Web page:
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Originally posted by Yarcofin
I don't feel that solar power will be a viable alternative to conventional power for several years to come... likely decades. You might be able to generate a fraction of the power a household needs and save some energy/money by covering your roof with solar panels. However to power an entire city on solar, you would need miles and miles of fields filled with nothing but solar arrays.

I'm not a solar energy expert by any means though... if you can show me a viable and cost-efficient method of solar energy that would enable a person to get entirely off the power grid, I would be interested in seeing it and even consider using it myself (Say if it will last 20 years before it needs to be replaced, and will cost the same as two or three years of regular hydro). It should also be aesthetically pleasing... no giant black panels hanging off all over the house. Moreso, do you have any examples of cities that have already gone entirely solar?

The entire world cutting their military spending is a hopeful idea, but we all know it will never happen. We've gotten too far into it... the world is now like a gunfight gone bad, where everyone has got a gun pointed at another person's head. If one major superpower steps down and announces it's weakining it's defenses, all hell will break loose.



They have come out with more cosmetically pleasing panels. They now have panels that fit onto the roof like shingles, and blend it with the shingles.



posted on Aug, 6 2007 @ 09:36 PM
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1. Dry Lining? Done, always do it unless its raining outside (in Australia, when it rains it usually rains for 2 weeks or so before stopping)

2. Or you could hand wash your dishes, takes even less energy and you get them cleaner too

3. again, or handwashing.

4. Or tell your local stores to go the aussie way. www.woolworths.com.au...

Ive bought 5 of these bags and 3 insulated ones, i take it whenever i go shopping (for food) to save on getting plastic bags which fall apart and hurt to hold. Every Aussie supermarket stores these bags and i tell everyone to buy them. They hold more and are just better.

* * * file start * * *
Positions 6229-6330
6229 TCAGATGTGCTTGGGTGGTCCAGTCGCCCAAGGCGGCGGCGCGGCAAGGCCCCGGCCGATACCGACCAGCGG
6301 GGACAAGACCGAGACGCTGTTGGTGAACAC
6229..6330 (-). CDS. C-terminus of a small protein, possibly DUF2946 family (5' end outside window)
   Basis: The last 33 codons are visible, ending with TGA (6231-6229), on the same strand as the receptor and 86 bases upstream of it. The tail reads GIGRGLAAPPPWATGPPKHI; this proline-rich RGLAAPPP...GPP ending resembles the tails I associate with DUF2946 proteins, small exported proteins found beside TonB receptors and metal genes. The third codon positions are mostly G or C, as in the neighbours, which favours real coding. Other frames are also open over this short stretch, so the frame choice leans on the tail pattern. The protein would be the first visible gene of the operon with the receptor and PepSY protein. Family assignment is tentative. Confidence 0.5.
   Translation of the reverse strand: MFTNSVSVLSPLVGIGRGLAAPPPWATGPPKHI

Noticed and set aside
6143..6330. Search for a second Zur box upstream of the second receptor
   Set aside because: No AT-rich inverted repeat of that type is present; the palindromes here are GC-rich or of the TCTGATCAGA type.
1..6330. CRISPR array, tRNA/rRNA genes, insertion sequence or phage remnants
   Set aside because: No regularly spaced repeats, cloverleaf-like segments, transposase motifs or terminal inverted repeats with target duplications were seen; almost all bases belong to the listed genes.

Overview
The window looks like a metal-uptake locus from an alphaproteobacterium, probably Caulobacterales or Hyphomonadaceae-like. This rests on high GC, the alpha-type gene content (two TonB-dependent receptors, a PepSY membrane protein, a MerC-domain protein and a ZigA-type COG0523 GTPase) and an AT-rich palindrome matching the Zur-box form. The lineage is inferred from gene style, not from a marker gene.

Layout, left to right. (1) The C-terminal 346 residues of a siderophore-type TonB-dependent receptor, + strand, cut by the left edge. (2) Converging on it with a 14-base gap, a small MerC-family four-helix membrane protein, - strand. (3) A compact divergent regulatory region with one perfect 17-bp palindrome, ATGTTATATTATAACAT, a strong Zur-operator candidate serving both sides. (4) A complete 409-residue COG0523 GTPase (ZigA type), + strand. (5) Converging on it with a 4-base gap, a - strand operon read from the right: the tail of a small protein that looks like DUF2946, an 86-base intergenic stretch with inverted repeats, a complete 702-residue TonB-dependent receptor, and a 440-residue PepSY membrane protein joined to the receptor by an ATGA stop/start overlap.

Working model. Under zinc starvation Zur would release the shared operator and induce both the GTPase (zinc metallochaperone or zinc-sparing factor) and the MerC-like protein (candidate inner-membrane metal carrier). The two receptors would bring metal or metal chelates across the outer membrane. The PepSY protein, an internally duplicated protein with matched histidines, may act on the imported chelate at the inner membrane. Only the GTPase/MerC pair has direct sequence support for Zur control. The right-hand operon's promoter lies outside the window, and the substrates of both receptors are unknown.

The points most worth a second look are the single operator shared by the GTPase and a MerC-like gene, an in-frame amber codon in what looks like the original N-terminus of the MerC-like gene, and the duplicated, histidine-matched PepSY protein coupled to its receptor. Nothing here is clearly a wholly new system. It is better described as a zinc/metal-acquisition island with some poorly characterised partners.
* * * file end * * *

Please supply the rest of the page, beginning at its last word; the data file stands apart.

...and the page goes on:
5. We have bottled soap, but we just buy refills, not whole new containers. not as good as a bar of soap, but alright i guess.

6. Unfortunatly because i live in a townhouse a small compost heap would take up 1/2 the yard, kill the cats and the smell would waft into my bedroom window


7. Dont have an air conditioner

8. Dont buy bottled water (then again, i dont drink enough water myself.)

9. My heaters arnt very powerful. I may consider adding a few fins just to manipulate the heat where its needed, instead of going straight up the stairs.

10. Thats quite a good idea, ill try that. Thanks!

11. hmm, im not sure we have any vents.

12. we dont have many of those things.

13. hmmm, i half disagree. But only because i do all the cooking and i am a perfectionist. With noodles, however, you are completly right.

14.Actually, preheating the oven is better when cooking most kinds of meat, a gradual increase in temperature leaves the meat abit less tasty (this is true, ive tried it many times) But you should turn it off before it is finished and allow any meat (ANY meat) to sit for around 2-10 minutes, depending on how big it is.

15. youve lost me on this one, sorry


Anyway, good list and most make good sense. Do i pass, though?


also, could you give me a link to the roof shingle Solar Panels? Im interested and intrigued.

@Gotrox, This thread has turned into something other than "Global Warming doesnt exist" and into more of a "What can we do to help the environment?" please dont take it down.



posted on Aug, 8 2007 @ 12:20 PM
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15. youve lost me on this one, sorry




LOL, my point being that you should try to reuse whatever you have and find another use for it.

I actually heard about the shingles on a radio discussion. But when I get a chance, I will look around for ya.